• Next, rather than exchanging work on the page, try sharing your writing with a friend who acts as an editor for you, by reading aloud from your work and letting that person offer suggestions, after hearing it. This is how Christine Coulson and her editor at the Other Press, Judy Gurewich, worked on Metropolitan Stories.
  • Finally, imagine yourself in a famous museum or other historical building after hours. What would you do, and how would you feel?

Good luck with your work in the coming week, and tune in next week for another prompt or suggestion.

Music Credit: Aaron Shapiro

 

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New interview with Author, Poet, and former Vermont Poet Laureate Sydney Lea, whose new poetry collection is titled Here (Four Way Books). 

This week’s Write the Book Prompt is to write a villanelle. Syd Lea and I discussed his poem, “Old Lessons,” during our conversation, and he then explained what the poem’s form consists of. But here’s a recap, thanks to the Poetry Foundation (where you can also find examples): "The villanelle is a French verse form consisting of five three-line stanzas and a final quatrain, with the first and third lines of the first stanza repeating alternately in the following stanzas. These two refrain lines form the final couplet in the quatrain."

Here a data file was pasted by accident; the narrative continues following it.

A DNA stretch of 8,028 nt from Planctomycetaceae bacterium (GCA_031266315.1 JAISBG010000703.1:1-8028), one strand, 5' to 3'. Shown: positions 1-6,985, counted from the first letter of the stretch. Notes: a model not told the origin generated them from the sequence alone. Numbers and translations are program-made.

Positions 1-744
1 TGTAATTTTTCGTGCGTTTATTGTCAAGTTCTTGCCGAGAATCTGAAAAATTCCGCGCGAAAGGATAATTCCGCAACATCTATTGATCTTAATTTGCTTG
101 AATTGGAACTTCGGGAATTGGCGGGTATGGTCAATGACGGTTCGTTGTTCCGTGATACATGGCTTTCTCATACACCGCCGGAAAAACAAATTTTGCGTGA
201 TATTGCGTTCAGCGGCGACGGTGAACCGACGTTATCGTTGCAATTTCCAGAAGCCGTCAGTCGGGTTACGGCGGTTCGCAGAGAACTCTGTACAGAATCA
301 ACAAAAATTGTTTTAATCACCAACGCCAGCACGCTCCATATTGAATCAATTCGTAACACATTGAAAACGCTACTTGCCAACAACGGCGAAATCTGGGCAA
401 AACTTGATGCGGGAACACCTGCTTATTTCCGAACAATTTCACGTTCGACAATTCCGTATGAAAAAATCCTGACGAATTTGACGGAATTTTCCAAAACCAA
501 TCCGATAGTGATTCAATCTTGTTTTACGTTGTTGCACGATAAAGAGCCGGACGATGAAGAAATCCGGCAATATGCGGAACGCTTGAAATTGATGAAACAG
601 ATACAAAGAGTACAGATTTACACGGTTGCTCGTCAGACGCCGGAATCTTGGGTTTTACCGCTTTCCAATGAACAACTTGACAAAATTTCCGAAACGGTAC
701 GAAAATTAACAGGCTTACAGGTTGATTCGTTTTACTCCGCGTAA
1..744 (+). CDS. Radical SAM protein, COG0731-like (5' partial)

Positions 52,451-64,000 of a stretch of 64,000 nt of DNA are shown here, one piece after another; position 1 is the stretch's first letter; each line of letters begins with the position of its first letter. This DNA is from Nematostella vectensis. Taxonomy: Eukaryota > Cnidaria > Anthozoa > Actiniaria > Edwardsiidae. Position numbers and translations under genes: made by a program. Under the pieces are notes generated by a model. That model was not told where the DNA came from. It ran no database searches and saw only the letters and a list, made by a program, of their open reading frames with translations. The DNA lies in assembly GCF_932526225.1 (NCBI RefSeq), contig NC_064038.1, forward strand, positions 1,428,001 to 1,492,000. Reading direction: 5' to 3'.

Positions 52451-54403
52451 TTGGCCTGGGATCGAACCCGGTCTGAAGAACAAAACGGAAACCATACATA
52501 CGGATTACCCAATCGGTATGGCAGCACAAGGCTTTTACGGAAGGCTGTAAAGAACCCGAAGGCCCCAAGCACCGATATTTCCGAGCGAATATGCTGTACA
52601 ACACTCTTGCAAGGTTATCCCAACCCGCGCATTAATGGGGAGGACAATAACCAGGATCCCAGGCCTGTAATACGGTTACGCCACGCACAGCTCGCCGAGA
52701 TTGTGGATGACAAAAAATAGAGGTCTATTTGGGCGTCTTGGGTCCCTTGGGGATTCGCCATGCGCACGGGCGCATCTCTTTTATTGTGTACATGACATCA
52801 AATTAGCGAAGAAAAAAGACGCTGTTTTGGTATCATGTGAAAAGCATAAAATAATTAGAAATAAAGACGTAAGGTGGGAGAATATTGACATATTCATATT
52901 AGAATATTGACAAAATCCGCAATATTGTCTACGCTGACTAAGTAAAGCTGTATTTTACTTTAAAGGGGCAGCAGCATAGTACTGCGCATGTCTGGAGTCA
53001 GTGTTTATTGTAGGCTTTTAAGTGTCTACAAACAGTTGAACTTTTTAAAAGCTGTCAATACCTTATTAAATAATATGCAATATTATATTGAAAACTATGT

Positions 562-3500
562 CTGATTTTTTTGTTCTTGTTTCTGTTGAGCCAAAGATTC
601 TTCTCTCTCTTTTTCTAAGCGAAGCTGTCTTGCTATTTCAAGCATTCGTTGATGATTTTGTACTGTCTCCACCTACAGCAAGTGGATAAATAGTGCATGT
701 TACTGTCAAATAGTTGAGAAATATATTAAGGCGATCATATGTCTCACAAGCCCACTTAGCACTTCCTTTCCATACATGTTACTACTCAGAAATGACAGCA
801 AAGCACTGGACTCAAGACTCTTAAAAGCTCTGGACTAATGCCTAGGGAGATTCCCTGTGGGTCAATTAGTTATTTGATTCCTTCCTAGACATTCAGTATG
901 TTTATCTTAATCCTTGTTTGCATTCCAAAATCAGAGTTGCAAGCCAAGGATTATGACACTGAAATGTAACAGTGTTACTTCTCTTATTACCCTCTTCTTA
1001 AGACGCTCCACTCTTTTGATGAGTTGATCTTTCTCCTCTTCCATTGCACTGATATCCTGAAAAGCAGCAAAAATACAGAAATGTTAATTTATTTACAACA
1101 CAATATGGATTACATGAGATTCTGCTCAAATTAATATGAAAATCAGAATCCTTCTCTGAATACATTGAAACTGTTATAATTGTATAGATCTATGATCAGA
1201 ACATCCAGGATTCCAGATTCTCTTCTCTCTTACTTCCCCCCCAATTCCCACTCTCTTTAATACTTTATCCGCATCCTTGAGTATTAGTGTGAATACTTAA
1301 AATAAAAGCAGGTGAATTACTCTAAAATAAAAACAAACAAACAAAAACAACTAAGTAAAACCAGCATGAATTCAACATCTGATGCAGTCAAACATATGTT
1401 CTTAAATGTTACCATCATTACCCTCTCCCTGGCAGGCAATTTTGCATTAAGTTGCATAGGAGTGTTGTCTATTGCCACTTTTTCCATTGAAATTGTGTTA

This week, write a villanelle! See what happens as you allow yourself this very specific form to contain the ideas that come.

Good luck with your work in the coming week, and tune in next week for another prompt or suggestion.

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A new interview with Carol Anshaw, author most recently of Right After the Weather (Atria).